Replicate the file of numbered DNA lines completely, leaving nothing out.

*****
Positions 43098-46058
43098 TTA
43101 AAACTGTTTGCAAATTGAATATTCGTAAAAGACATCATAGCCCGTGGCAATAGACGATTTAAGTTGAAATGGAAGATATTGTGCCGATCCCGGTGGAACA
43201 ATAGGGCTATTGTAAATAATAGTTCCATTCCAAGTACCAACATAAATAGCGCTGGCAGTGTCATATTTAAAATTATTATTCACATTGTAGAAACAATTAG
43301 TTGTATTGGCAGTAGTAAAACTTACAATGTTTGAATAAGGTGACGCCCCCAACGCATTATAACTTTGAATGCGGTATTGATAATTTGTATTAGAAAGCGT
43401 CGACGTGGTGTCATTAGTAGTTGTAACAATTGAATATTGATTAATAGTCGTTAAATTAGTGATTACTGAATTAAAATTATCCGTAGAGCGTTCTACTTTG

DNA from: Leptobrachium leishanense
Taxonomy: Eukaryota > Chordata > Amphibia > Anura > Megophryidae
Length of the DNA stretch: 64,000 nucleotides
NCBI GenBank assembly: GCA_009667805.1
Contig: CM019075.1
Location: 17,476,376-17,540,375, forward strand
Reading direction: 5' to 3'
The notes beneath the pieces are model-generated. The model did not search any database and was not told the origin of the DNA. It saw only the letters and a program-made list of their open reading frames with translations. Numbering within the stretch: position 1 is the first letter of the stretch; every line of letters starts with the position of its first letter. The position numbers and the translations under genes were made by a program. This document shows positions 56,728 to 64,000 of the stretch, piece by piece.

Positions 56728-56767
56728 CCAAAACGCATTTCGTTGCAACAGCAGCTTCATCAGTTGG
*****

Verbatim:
Positions 43098-46058
43098 TTA
43101 AAACTGTTTGCAAATTGAATATTCGTAAAAGACATCATAGCCCGTGGCAATAGACGATTTAAGTTGAAATGGAAGATATTGTGCCGATCCCGGTGGAACA
43201 ATAGGGCTATTGTAAATAATAGTTCCATTCCAAGTACCAACATAAATAGCGCTGGCAGTGTCATATTTAAAATTATTATTCACATTGTAGAAACAATTAG
43301 TTGTATTGGCAGTAGTAAAACTTACAATGTTTGAATAAGGTGACGCCCCCAACGCATTATAACTTTGAATGCGGTATTGATAATTTGTATTAGAAAGCGT
43401 CGACGTGGTGTCATTAGTAGTTGTAACAATTGAATATTGATTAATAGTCGTTAAATTAGTGATTACTGAATTAAAATTATCCGTAGAGCGTTCTACTTTG

DNA from: Leptobrachium leishanense
Taxonomy: Eukaryota > Chordata > Amphibia > Anura > Megophryidae
Length of the DNA stretch: 64,000 nucleotides
NCBI GenBank assembly: GCA_009667805.1
Contig: CM019075.1
Location: 17,476,376-17,540,375, forward strand
Reading direction: 5' to 3'
The notes beneath the pieces are model-generated. The model did not search any database and was not told the origin of the DNA. It saw only the letters and a program-made list of their open reading frames with translations. Numbering within the stretch: position 1 is the first letter of the stretch; every line of letters starts with the position of its first letter. The position numbers and the translations under genes were made by a program. This document shows positions 56,728 to 64,000 of the stretch, piece by piece.

Positions 56728-56767
56728 CCAAAACGCATTTCGTTGCAACAGCAGCTTCATCAGTTGG